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Comparing camera lens when they have different size sensors

This is a discussion on Comparing camera lens when they have different size sensors within the Digital photography forums, part of the Photography & Fine art photography category; ...

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    ericmark is offline Senior Member
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    Default Comparing camera lens when they have different size sensors

    I wanted to compare pictures and found my compact does not give the dimensions of the sensor in the normal mm x mm format but in square inches. My D-SLR's both have different sensor sizes which made comparing rather a problem. So I sat down and wrote a program to convert into 35mm film format.
    Camera Lens Calculator
    However when I put the info for my Tamron lens into the calculator I found it was a few minutes out. Tamron 18-270 mm used on a Nikon says angle of View = 75º 33' - 5º 51' with a 15.5 x 23.2 mm sensor.
    So is it:-
    1) I got calculation wrong.
    2) The lens is a 18 - 273 mm.
    3) Something else.
    The Casio EX-Z600 instruction manual said it had a 1/2.5 inch sensor which however I tried seemed to give daft results. However when I tried 1/25 of inch everything dropped into place.

    OK I know no real point I was just playing. I would guess the angle of view is the more accurate as the focal length depends on the sensor size.

    I have found the Fugi says “1/2.3 – in., square-pixel CCD with primary color filter” and again I can't work out what it refers to? I have modified calculator so I can go round in a circular fashion and all the D-SLR details seem to tally with results I am getting but there seems no way I can relate the readings to the 1/2.3 and 1/2.5 given in the Fugi and Casio compact cameras.
    Last edited by ericmark; 07-05-2014 at 04:58 AM. Reason: Add more

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    ericmark is offline Senior Member
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    Ron Cardinale is offline Junior Member
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    For a calculated result with an 18-270 lens on a 15.5 X 23.2 sensor, I get 5°55’ and 75°33’ which matches what your program computes. You seem to have typed the telephoto result wrong in your posting as 5°51’, though.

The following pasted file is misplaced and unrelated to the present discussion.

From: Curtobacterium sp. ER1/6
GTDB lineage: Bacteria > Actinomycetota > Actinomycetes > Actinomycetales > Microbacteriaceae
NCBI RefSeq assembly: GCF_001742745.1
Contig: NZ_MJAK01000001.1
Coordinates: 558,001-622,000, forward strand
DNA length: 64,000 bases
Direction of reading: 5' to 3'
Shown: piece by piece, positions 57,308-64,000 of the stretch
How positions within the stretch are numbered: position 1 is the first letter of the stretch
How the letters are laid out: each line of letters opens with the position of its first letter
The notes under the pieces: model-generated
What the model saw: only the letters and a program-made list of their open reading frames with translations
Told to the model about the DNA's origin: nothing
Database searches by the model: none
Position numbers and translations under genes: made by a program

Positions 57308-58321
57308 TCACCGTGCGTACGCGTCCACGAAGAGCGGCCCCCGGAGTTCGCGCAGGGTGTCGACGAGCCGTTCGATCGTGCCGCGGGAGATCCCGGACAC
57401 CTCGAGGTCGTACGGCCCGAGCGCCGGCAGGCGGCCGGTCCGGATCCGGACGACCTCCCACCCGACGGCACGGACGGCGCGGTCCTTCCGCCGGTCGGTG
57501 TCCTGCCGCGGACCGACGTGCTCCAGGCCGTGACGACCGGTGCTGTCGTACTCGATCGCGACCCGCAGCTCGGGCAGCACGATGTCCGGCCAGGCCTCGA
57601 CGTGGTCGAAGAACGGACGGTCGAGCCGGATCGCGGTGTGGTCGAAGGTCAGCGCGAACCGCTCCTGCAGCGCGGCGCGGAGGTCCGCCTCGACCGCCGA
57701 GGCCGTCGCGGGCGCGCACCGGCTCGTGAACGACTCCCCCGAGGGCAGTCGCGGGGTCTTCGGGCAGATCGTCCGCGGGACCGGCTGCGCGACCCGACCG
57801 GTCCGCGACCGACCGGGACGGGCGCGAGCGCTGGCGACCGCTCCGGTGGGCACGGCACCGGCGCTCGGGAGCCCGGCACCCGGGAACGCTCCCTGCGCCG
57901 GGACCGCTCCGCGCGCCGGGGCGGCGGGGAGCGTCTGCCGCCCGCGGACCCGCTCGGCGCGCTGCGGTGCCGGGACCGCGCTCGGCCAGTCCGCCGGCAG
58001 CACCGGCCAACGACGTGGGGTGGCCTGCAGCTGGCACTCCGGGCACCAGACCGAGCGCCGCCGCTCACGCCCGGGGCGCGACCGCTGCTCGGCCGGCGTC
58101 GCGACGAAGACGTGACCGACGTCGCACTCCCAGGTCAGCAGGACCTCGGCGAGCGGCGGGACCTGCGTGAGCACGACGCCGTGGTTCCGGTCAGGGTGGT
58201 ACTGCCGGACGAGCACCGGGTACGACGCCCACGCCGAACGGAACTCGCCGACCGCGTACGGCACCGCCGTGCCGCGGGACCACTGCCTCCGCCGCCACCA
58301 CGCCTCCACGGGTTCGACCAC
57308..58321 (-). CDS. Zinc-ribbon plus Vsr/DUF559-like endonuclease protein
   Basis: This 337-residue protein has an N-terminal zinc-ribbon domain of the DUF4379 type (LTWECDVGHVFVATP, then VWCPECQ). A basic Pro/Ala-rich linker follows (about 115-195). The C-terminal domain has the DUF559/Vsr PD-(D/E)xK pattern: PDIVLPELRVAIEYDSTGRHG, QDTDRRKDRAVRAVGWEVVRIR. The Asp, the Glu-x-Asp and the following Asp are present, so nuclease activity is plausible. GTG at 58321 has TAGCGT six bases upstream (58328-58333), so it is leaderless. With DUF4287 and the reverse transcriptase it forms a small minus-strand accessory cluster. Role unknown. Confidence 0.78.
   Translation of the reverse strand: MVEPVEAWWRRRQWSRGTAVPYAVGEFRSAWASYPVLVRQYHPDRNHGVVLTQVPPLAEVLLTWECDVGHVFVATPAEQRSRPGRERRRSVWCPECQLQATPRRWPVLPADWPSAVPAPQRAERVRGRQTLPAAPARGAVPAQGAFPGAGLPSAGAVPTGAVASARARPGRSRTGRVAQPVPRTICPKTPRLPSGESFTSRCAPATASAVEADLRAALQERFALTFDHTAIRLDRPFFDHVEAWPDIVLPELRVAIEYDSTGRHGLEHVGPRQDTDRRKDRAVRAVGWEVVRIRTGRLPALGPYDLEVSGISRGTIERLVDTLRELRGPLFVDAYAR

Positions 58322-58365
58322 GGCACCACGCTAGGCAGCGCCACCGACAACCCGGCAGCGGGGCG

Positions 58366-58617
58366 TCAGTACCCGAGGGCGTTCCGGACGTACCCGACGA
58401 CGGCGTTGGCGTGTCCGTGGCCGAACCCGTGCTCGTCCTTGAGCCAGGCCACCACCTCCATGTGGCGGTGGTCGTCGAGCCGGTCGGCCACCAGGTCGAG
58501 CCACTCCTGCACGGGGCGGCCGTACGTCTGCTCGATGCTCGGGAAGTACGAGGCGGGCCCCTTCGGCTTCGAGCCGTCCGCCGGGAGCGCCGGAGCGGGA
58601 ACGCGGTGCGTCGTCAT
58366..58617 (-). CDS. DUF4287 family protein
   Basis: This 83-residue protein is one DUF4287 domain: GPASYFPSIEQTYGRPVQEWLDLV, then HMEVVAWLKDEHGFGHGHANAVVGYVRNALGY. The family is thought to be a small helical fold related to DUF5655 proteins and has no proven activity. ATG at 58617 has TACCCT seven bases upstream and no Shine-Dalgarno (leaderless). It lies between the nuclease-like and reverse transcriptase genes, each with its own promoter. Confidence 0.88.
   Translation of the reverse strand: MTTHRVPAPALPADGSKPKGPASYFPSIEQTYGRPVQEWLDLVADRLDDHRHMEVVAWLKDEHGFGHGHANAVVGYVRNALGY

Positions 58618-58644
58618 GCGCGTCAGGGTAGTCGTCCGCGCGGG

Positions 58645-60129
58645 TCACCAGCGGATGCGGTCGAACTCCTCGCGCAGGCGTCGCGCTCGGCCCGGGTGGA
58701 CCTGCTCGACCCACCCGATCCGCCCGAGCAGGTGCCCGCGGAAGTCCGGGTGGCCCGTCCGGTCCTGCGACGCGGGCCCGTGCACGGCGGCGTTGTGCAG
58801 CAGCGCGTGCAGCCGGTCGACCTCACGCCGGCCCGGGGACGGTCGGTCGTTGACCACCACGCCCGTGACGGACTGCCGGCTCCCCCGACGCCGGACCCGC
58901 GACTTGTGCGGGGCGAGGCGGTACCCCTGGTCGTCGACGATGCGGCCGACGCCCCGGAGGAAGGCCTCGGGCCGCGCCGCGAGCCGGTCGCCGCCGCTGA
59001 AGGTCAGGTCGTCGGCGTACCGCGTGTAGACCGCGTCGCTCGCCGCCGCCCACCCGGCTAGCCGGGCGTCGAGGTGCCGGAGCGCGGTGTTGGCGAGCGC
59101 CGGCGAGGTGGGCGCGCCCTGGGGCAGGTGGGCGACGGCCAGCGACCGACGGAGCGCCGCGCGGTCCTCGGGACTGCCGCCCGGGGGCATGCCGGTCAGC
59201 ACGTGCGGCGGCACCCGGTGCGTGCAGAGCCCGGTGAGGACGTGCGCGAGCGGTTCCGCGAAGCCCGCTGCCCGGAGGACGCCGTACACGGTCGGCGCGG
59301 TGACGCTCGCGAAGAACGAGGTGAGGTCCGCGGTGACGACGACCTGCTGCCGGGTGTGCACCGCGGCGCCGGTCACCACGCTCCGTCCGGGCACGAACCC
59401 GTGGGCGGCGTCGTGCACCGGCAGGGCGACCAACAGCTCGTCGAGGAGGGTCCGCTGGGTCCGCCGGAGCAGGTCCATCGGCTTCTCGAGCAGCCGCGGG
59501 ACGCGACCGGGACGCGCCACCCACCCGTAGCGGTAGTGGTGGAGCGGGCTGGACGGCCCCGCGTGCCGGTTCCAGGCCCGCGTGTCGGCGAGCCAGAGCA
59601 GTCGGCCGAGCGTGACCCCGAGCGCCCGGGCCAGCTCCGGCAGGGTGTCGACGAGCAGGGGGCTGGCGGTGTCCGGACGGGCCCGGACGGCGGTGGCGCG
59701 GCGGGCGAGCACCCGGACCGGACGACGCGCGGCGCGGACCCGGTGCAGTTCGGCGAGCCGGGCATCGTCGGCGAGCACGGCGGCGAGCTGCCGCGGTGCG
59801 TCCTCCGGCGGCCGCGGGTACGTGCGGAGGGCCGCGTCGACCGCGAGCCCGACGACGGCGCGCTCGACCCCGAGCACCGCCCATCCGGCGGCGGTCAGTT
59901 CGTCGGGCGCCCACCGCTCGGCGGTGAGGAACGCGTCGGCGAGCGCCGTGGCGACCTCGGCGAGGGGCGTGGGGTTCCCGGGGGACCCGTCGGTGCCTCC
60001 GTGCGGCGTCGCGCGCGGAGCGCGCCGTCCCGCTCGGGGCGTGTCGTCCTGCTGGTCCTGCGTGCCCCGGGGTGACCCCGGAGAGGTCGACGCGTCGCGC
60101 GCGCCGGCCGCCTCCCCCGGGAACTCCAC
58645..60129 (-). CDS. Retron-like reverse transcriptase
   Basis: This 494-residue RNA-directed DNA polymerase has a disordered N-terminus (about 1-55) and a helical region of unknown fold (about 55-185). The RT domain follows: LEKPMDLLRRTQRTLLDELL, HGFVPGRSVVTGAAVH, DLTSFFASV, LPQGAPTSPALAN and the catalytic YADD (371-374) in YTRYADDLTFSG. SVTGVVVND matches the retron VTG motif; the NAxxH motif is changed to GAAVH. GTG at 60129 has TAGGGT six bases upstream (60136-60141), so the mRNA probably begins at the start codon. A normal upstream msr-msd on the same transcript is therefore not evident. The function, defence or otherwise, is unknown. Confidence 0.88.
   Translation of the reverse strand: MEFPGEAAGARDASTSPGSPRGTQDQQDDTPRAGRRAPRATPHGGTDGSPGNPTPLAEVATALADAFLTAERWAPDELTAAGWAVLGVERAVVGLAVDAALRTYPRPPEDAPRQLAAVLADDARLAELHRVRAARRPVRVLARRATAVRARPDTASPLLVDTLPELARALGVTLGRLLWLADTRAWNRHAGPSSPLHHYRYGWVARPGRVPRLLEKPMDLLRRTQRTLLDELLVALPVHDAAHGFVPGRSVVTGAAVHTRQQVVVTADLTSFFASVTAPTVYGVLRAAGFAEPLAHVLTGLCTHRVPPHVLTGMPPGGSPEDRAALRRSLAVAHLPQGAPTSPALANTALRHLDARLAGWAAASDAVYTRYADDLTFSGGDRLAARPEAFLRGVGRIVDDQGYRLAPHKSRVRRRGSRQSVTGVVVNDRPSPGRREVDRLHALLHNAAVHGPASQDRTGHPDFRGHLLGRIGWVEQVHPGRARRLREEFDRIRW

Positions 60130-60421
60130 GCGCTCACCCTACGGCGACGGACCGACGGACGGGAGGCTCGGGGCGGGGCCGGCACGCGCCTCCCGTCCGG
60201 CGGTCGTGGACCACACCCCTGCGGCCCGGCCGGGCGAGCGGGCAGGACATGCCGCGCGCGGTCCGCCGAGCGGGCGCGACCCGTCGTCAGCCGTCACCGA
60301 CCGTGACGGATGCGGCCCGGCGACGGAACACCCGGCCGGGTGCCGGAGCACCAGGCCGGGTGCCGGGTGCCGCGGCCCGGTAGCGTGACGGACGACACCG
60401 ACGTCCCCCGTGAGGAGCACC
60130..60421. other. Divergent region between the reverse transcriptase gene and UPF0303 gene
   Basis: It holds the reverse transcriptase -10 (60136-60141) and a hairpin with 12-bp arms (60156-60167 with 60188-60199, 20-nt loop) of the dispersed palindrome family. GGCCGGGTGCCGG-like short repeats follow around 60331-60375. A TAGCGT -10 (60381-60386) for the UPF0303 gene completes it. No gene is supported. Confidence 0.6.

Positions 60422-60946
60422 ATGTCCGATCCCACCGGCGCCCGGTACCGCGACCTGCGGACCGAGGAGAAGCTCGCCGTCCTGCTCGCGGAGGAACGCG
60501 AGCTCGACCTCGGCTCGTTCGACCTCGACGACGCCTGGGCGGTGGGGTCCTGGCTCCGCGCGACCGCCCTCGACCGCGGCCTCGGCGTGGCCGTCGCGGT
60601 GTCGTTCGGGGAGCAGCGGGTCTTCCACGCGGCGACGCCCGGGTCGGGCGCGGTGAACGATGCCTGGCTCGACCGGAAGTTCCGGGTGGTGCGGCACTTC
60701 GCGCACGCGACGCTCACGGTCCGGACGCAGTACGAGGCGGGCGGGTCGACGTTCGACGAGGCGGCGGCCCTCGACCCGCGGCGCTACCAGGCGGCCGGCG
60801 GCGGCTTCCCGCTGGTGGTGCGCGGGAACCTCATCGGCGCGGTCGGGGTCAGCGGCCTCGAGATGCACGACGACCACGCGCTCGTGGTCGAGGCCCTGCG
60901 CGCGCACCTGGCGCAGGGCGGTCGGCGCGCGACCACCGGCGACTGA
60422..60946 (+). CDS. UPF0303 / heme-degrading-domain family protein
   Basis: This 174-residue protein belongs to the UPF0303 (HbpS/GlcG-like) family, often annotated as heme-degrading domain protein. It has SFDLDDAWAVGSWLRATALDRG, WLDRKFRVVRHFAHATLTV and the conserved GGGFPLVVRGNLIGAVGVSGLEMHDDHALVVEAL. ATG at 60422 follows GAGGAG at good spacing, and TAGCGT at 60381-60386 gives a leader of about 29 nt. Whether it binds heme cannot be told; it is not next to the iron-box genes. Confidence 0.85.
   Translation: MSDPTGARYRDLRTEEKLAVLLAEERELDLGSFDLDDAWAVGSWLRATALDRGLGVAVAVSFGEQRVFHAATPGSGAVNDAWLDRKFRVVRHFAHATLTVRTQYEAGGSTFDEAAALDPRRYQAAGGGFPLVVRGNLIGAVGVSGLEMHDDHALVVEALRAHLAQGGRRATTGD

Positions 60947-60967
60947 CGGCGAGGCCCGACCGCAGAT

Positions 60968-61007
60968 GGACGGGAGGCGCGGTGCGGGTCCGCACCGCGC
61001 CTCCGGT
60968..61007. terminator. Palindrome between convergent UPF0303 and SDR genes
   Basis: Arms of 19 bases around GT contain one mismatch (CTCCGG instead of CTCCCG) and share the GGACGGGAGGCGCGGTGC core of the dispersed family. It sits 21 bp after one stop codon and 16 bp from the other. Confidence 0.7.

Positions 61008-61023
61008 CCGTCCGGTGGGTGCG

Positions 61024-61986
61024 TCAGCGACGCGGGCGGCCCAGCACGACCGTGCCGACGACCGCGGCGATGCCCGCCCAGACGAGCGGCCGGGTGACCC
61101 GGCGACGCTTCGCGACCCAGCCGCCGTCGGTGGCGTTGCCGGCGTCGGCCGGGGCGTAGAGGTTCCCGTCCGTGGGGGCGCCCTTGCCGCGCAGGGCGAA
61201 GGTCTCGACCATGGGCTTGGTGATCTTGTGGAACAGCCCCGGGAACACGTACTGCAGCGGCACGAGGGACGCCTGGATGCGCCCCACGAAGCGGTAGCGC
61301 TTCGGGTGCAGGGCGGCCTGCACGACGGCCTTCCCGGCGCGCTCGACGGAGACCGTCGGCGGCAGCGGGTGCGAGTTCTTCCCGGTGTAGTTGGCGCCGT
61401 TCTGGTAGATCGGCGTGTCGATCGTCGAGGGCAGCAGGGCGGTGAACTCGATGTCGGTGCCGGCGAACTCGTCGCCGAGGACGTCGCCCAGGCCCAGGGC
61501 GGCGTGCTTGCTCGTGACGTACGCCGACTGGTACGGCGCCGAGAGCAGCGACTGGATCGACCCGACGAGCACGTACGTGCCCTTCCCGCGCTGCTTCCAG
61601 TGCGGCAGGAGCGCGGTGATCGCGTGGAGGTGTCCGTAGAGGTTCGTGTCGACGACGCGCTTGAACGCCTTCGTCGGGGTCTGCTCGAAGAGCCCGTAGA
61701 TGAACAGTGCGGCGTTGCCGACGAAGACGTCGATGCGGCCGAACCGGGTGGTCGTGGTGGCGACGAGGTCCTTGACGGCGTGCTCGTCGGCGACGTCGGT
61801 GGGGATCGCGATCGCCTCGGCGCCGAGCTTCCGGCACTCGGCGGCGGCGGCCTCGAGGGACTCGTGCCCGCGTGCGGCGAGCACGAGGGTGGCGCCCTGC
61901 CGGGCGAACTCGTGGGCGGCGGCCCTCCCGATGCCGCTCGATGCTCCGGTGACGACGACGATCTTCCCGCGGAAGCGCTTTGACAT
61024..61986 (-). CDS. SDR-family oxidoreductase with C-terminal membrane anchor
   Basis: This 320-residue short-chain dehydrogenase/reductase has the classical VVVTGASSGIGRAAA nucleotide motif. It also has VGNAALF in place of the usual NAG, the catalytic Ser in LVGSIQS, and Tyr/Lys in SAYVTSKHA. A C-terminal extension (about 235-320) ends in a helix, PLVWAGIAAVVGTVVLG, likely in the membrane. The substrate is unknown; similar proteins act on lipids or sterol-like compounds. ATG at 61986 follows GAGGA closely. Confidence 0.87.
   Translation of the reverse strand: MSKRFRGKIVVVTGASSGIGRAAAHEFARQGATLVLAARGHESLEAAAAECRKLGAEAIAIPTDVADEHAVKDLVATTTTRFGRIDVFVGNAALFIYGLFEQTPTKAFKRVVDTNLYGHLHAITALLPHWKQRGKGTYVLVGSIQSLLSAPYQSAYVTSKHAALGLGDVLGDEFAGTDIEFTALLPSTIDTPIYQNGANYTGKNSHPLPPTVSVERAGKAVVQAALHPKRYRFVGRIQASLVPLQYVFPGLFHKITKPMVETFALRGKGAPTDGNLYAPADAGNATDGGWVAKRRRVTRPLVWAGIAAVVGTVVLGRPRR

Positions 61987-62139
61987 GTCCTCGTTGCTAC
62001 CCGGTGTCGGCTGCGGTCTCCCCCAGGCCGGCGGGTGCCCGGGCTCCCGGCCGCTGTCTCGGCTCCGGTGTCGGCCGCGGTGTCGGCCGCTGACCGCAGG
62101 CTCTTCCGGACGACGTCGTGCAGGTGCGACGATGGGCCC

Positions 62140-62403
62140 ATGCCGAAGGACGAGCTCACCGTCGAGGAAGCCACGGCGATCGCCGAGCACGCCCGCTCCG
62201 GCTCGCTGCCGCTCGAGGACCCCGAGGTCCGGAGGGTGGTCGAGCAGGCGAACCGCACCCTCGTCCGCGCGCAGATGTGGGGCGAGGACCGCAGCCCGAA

There’s a small error in the size you’ve stated for a 135 film image on your calculator page and in the code. It is not 24mm X 35mm. It’s 24mm X 36mm.

    I can’t find an area for the sensor size noted in the Casio manual. I did find “1/2.5-inch square pixel” sensor which means that the pixels are square (which is normal for most cameras) not that the 1/2.5-inch value refers to the sensor’s area.
    Unfortunately, the 1/2.5-inch notation isn’t even remotely associated with reality. It’s an arcane and absurd way of describing a digital image sensor’s size. It goes back to vidicon tubes referring to the size of the glass tube. In my view-- and I’ve got lots of company-- using that to describe a digital camera sensor doesn’t make sense but manufacturers sometimes use it. But I digress.
    The size of a 1/2.5-inch digital camera sensor is actually 5.76mm X 4.29mm. So, the diagonal is 7.18mm and its area is 24.71mm^2. This area is almost 25mm^2 which explains why using 1/25 for the area in square inches gives you a result that makes some sense since an inch is 25.4mm-- but it’s just a coincidence that it almost works in this case.

    Focal length does not depend on the sensor size. It’s the angle of view that depends on the sensor size. Focal length is independent of sensor. Focal length is where an object at infinity forms an image. The size of what’s “seeing” that image doesn’t change where the image is formed but only how much (angle of view) of it is seen.

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    ericmark is offline Senior Member
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    Thank you. I have modified program and removed at least for the moment any reference to "Optical format" for calculation. I have looked at the Wikipedia reference on optical format and it does not make it plain what is in inches and what is in mm and if a 1/x or an x measurement. It would seem I could calculate the pixel size but question has to be would this really help? So as it stands it would seem any sensor size given in "Optical format" is similar to chocolate fire guard and next to useless.

    Fortunately manufactures also give 35 mm equivalent which would seem to be easier to use but the length of film used in a 35 mm camera was down to camera manufacturer and even the width varied where some still allowed space for the optical sound track. I have however changed to 36 x 24 which seems to be more universal my thanks for pointing that out.

    I am still 4 minutes out compared with Tamron data.

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    What is equivalence and why should I care?: Digital Photography Review
    An interesting article that pertains to what you are discussing.
    ericmark likes this.
    Existence has no goal. It is pure journey. The journey in life is so beautiful, who bothers for the destination. B. Rajneesh
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    ericmark is offline Senior Member
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    That is interesting not quite what I was looking at but very similar. It does go some way to explaining something which was bugging me. I have a Pentax D-SLR with unlikely many other makes allows me to use lenses off the old Ricoh both being Pentax K mount. I have found the old 95 - 210 mm very handy and also the 400mm fixed but the old 28mm f2 lens had seemed little better than my new 18mm F3.5. Now I need to re-read it all and get my head around it all.

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